Three Reasons to Try a 12-Step Recovery Program
When struggling with addiction, a person can feel as though they’re stuck at the bottom of a pit with no way to climb out, but that despair is only an illusion. While certainly not easy to achieve, recovery is always possible, and as our understanding of addiction has grown, so too have we discovered and refined many different ways to treat it. Today there are many options for those seeking a peer recovery group including groups such as SMART Recovery and Secular Organizations for Sobriety, but one peer support group has stood the test of time since its founding in 1935: Alcoholics Anonymous. Alcoholics Anonymous was the first peer support group of its kind and became the model for what is today known as the 12-step recovery program. The 12-step recovery program has since proliferated to cover many different kinds of addiction, and while there are many different styles of peer support groups today, 12-step recovery programs continue to help people take back control of their lives and recover from addiction. Here are three reasons to consider a program like AA.
Proven Track Record
Since the first AA group was founded in Akron, Ohio in 1935, the 12-step recovery program has helped millions of people recover from addiction and lead a healthy, sober life. 12-step recovery programs continue to be a very valuable asset in helping communities combat substance abuse; today, AA alone has a total membership of over 2 million people worldwide. A recent study published in Oxford’s esteemed Alcohol and Alcoholism journal found that AA performed as well as other common outpatient treatments including cognitive behavioral therapy on all outcomes, and even exceeded other common treatments in their rate of continuous abstinence (abstinence without relapse). The wide availability of AA programs combined with their continued efficacy makes them a great choice for many people seeking treatment for addiction.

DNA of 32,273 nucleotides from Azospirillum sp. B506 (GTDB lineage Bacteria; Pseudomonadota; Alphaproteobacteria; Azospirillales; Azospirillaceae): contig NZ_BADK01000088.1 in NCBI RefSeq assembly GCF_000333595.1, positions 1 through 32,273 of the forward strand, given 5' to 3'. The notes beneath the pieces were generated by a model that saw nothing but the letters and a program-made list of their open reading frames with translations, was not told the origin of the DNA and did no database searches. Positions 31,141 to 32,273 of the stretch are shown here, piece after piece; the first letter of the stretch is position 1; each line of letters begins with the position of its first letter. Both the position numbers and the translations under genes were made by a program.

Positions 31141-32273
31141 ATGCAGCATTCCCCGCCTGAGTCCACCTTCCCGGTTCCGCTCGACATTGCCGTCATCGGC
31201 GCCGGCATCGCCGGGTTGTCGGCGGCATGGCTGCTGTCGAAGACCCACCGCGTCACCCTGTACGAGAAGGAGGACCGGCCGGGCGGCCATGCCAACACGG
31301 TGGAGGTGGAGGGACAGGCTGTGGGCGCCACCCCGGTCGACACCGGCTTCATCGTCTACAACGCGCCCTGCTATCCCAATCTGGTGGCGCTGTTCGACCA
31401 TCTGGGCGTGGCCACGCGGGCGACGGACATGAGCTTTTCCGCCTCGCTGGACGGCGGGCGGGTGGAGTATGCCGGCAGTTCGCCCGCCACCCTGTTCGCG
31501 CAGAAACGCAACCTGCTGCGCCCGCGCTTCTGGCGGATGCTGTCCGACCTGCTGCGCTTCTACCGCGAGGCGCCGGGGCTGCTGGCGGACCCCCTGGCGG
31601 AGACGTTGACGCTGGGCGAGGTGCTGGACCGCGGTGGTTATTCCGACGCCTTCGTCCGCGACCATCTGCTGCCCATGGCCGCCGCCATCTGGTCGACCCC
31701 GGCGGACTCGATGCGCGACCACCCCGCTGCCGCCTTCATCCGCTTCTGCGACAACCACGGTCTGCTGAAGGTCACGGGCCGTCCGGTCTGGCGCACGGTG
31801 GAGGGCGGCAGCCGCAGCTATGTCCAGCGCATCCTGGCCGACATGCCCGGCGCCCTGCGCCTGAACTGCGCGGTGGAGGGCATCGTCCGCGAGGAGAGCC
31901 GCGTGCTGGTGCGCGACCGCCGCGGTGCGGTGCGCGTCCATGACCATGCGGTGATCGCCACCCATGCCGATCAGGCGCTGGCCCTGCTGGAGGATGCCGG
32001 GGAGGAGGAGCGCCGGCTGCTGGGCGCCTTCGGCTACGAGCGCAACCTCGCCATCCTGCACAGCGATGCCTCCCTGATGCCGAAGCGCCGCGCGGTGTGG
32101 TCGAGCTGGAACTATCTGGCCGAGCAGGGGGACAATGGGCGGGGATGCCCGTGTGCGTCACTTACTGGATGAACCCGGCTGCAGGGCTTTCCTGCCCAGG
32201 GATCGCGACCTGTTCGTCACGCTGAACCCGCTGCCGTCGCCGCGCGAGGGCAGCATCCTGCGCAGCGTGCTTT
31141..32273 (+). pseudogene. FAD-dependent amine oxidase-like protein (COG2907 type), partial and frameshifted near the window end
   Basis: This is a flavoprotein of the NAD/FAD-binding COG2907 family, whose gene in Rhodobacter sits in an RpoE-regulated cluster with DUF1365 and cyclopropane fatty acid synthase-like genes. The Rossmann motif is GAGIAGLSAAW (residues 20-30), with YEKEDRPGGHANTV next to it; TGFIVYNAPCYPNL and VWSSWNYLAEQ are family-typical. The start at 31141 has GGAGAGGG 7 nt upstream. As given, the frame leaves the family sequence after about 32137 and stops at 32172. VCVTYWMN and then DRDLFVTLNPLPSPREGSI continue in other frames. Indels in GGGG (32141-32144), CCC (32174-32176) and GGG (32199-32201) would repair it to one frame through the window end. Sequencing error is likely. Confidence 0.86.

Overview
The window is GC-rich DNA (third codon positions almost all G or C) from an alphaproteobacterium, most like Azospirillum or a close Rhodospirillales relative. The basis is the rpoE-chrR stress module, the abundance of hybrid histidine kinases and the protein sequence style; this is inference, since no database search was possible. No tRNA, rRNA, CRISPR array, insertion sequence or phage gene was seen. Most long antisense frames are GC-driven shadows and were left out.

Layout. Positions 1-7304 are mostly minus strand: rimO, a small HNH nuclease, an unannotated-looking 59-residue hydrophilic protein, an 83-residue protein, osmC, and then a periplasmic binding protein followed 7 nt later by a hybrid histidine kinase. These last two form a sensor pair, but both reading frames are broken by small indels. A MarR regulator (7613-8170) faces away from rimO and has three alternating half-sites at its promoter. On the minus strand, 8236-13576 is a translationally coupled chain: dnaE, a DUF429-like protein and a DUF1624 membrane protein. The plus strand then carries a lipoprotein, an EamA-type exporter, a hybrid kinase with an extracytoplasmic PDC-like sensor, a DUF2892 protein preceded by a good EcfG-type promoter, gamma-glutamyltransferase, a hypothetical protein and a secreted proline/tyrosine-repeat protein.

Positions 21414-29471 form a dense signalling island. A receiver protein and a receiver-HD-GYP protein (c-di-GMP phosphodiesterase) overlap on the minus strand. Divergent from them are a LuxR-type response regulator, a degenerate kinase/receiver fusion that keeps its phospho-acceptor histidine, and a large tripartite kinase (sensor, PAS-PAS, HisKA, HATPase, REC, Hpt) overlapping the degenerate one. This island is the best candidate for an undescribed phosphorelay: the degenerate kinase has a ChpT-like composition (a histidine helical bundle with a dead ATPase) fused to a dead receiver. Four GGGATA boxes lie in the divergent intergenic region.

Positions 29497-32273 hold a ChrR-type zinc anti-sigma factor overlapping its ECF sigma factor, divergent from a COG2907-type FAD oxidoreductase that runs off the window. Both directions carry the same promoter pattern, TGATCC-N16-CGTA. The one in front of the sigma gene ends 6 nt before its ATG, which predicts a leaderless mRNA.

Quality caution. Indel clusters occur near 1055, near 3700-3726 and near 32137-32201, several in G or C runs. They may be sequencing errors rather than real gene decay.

While traditional therapy is great for helping to treat addiction, it can be both wildly expensive, and very difficult to find a therapist, especially in rural areas, making therapy inaccessible to many. 12-step recovery programs and other peer support groups are generally free to attend and are funded through voluntary donations. With efficacy on par with other outpatient treatments and a low cost, 12-step recovery programs are an ideal option for many.
An inherent value of 12-step recovery programs and peer support groups like it are the social support and community they provide to their members. Addiction can be an isolating experience for those it affects, and loneliness and social isolation can be a strong motivator of addictive behaviors. A strong web of social support is a vital component of recovery, and 12-step recovery groups provide a community of people who deal with similar struggles, and who can understand, empathize, and find strength in each other. 12-step recovery programs have helped millions of addicts connect with one another and help each other navigate the difficult road to recovery, and they can help you as well. To learn more about 12-step recovery programs, click here.
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